The thickness of the nitrided surface layer was measured by using an optical microscopy.
TABLE 4______________________________________Flexural strength of nitrided 2 mol % Y2 O3 --ZrO2 Thick- ness of Flexural Flexural surface strength before strength afterSurface nitridation layer low temp. deg. low temp. deg.condition (μm) (MPa) (MPa)______________________________________Sintered no nitridation -- 1251 420at ZrN + N2 <5 1148 11141450° C., (1400° C., 1 hr)3 hrs. N2 <5 1303 987 (1400° C., 1 hr) ZrN + N2 <5 822 899 (1600° C., 1 hr) N2 <5 886 849 (1600° C., 1 hr)Sintered no nitridation -- 1176 768at ZrN + N2 242 1151 10861600° C., (1400° C., 1 hr)3 hrs. N2 <5 1162 1166 (1400° C., 1 hr) ZrN + N2 338 801 808 (1600° C., 1 hr) N2 12 651 672 (1600° C., 1 hr)______________________________________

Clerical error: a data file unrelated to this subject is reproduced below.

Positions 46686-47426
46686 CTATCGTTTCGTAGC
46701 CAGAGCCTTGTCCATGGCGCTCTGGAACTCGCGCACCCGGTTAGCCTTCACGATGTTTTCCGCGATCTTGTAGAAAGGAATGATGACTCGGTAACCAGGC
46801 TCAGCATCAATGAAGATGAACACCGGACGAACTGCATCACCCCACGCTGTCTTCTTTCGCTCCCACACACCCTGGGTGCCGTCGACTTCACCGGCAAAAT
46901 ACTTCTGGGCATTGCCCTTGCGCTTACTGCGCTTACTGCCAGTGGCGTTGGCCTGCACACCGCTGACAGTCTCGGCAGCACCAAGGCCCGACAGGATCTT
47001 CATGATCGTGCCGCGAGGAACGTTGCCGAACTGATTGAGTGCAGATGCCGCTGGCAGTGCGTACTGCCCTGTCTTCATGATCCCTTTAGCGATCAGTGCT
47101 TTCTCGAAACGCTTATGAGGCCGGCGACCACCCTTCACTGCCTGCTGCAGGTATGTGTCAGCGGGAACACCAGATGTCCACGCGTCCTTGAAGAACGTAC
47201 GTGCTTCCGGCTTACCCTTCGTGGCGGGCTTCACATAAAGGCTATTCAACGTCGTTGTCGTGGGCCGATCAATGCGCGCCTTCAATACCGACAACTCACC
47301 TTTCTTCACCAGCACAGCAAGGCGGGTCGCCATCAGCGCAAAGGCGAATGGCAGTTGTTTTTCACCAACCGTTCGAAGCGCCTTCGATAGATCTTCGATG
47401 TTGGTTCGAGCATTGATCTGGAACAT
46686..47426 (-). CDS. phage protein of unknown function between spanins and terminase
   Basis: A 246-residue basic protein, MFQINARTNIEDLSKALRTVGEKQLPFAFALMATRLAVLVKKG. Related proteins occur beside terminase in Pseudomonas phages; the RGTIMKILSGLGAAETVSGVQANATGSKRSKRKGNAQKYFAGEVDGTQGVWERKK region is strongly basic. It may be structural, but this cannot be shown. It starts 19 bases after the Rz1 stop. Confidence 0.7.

Except for using 3 mol % Y2 O3 -ZrO2 instead of 2 mol % Y2 O3 -ZrO2, nitridized product was prepared in accordance of Example 4, and thickness of surface layer and flexural strength were also measured in accordance of Example 4. The results are shown in Table 5.
TABLE 5______________________________________Flexural strength of nitrided 3 mol % Y2 O3 --ZrO2 Thick- ness of Flexural Flexural surface strength before strength afterSurface nitridation layer low temp. deg. low temp. deg.condition (μm) (MPa) (MPa)______________________________________Sintered no nitridation -- 968 549at ZrN + N2 <5 864 9691450° C., (1400° C., 1 hr)3 hrs. N2 <5 940 870 (1400° C., 1 hr) ZrN + N2 500 549 684 (1600° C., 1 hr) N2 38 537 561 (1600° C., 1 hr)______________________________________